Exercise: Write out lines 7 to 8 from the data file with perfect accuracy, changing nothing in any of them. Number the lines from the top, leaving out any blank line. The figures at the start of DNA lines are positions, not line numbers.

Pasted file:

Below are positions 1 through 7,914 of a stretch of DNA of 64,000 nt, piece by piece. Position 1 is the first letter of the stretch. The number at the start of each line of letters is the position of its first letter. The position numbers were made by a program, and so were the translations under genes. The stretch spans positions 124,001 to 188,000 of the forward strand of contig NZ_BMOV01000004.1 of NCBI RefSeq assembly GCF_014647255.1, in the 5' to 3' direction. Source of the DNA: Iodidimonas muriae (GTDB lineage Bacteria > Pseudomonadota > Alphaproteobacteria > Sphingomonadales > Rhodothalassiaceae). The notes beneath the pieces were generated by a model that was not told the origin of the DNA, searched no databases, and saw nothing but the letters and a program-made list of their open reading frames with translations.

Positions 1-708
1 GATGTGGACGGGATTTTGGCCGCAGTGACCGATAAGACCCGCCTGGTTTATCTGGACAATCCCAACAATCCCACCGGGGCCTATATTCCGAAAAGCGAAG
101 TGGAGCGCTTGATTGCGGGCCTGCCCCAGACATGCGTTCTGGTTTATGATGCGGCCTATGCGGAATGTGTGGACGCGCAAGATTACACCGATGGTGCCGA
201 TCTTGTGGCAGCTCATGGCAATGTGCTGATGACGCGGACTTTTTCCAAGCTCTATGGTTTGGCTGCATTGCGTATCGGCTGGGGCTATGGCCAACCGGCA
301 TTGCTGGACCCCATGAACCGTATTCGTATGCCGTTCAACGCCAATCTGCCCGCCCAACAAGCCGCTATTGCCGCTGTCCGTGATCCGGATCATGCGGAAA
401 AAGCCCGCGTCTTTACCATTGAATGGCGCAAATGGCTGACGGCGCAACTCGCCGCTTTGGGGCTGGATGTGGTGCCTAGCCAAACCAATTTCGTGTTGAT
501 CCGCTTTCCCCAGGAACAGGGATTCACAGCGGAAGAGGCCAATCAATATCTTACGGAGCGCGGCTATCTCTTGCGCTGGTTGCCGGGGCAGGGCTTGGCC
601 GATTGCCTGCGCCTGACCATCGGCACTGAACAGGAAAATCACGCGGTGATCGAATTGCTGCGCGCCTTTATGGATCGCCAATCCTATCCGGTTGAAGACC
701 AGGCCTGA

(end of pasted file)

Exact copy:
401 AAGCCCGCGTCTTTACCATTGAATGGCGCAAATGGCTGACGGCGCAACTCGCCGCTTTGGGGCTGGATGTGGTGCCTAGCCAAACCAATTTCGTGTTGAT
501 CCGCTTTCCCCAGGAACAGGGATTCACAGCGGAAGAGGCCAATCAATATCTTACGGAGCGCGGCTATCTCTTGCGCTGGTTGCCGGGGCAGGGCTTGGCC